Drug policies have traditionally sought to suppress supply and deter use through the application of punitive laws. Today, there is a growing recognition that these drug policies have not only failed to reach their objectives but have resulted in a great deal of collateral damage. Drug policy must be reformed to focus on health, human rights and development objectives, with the aim of making the market less harmful rather than necessarily reducing its size.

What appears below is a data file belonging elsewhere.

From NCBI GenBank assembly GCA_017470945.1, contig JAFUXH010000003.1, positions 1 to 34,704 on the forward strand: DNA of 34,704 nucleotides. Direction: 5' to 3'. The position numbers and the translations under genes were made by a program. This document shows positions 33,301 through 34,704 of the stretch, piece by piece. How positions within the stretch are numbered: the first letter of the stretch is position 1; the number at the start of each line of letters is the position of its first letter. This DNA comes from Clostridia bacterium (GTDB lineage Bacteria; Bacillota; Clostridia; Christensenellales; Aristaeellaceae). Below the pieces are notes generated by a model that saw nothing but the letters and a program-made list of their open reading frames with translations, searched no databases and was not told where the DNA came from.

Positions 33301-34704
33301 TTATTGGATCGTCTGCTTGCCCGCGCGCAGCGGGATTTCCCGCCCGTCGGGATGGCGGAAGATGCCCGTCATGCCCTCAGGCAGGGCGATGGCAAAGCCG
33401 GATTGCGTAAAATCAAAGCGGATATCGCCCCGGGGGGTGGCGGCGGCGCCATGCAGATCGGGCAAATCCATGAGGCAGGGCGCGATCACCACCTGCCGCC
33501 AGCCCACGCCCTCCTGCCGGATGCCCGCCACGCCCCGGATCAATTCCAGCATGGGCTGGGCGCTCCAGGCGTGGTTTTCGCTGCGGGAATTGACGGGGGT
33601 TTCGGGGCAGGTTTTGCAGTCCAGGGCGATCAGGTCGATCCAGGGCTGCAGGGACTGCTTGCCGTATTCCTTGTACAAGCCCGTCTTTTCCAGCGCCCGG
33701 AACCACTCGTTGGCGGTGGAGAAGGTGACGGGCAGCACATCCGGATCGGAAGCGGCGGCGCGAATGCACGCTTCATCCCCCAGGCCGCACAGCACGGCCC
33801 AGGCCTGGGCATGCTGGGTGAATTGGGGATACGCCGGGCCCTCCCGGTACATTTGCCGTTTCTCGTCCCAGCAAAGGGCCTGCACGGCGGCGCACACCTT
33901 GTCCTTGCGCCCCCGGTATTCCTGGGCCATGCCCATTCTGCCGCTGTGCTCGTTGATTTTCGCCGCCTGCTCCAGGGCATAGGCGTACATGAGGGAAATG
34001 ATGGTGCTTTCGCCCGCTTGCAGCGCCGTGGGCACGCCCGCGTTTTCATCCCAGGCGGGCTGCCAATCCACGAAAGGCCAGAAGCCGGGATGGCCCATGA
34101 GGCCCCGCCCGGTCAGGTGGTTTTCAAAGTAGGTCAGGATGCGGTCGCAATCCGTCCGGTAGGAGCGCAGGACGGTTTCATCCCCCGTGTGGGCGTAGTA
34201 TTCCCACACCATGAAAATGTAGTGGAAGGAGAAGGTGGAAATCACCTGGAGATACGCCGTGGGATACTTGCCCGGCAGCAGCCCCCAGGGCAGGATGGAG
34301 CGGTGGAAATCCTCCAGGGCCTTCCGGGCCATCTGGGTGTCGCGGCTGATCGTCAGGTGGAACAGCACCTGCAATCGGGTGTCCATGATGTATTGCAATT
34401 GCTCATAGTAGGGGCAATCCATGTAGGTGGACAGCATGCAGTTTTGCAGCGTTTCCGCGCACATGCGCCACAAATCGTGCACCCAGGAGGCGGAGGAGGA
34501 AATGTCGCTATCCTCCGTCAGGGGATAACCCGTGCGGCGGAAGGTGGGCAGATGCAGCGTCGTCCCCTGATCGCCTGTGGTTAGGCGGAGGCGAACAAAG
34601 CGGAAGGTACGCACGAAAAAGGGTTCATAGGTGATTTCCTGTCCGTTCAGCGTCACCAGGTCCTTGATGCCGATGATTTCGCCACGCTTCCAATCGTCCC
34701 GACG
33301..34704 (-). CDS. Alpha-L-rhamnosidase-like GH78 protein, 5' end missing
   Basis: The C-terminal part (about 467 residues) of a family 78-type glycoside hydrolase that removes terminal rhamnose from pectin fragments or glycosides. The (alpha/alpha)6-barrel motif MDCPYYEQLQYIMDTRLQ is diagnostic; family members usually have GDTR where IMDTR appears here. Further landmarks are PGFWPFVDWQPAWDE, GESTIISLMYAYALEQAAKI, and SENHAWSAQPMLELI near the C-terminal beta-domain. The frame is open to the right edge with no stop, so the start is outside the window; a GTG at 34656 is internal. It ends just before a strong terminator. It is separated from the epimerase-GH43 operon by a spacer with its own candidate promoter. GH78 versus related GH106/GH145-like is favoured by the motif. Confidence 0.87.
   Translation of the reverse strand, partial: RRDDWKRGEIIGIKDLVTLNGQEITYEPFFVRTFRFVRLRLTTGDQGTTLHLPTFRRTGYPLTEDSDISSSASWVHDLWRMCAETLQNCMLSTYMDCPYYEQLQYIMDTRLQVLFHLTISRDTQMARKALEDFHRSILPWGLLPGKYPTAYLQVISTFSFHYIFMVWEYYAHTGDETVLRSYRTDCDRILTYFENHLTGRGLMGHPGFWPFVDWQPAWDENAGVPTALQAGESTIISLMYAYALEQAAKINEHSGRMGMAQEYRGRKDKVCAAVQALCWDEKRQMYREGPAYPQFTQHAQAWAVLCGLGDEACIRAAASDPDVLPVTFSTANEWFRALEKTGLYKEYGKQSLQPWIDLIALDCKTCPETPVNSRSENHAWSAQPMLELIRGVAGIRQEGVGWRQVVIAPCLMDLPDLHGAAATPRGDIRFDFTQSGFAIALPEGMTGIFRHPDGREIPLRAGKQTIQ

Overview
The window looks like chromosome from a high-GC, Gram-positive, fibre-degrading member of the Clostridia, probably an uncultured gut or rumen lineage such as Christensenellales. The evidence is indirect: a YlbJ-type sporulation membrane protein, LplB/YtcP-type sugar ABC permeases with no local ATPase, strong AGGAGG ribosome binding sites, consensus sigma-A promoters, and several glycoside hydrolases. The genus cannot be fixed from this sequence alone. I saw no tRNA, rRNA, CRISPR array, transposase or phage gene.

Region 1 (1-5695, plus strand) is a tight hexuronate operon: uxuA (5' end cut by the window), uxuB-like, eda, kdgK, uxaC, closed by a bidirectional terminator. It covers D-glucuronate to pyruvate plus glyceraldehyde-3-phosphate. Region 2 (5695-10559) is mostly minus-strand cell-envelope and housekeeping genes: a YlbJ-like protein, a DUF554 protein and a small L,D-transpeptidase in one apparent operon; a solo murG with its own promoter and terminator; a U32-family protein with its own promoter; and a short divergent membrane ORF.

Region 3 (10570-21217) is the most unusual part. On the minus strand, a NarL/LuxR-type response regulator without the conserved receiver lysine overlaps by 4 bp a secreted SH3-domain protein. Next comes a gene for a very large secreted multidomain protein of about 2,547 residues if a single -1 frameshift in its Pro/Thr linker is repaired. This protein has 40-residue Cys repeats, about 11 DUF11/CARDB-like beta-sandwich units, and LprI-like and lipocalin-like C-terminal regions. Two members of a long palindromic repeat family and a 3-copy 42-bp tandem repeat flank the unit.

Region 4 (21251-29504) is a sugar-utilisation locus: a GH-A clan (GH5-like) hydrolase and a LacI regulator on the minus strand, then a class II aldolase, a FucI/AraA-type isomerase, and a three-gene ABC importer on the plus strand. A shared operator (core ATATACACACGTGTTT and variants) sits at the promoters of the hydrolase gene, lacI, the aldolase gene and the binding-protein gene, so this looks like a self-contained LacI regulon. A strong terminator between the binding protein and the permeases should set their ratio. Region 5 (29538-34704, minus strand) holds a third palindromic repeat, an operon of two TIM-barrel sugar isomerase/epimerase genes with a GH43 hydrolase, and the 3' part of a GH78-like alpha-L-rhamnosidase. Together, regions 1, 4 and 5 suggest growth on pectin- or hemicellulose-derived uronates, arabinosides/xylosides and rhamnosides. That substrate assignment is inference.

A key member of President Andrés Manuel López Obrador's cabinet, Olga Sánchez, is in favour of decriminalising recreational marijuana and is a sign of future drug policy to come in Mexico where the war of drugs has caused enormous destruction.
Scottish government research suggests women in Scotland face more drug related deaths due to a multitude of factors including heroin availability, lack of social services, and untreated mental health issues.
UNODC has partnered with Indonesia to assist the country in their move from the practice of imprisoning drug users to instead rehabilitating them in an effort to decrease prison populations and address drug use as a public health topic.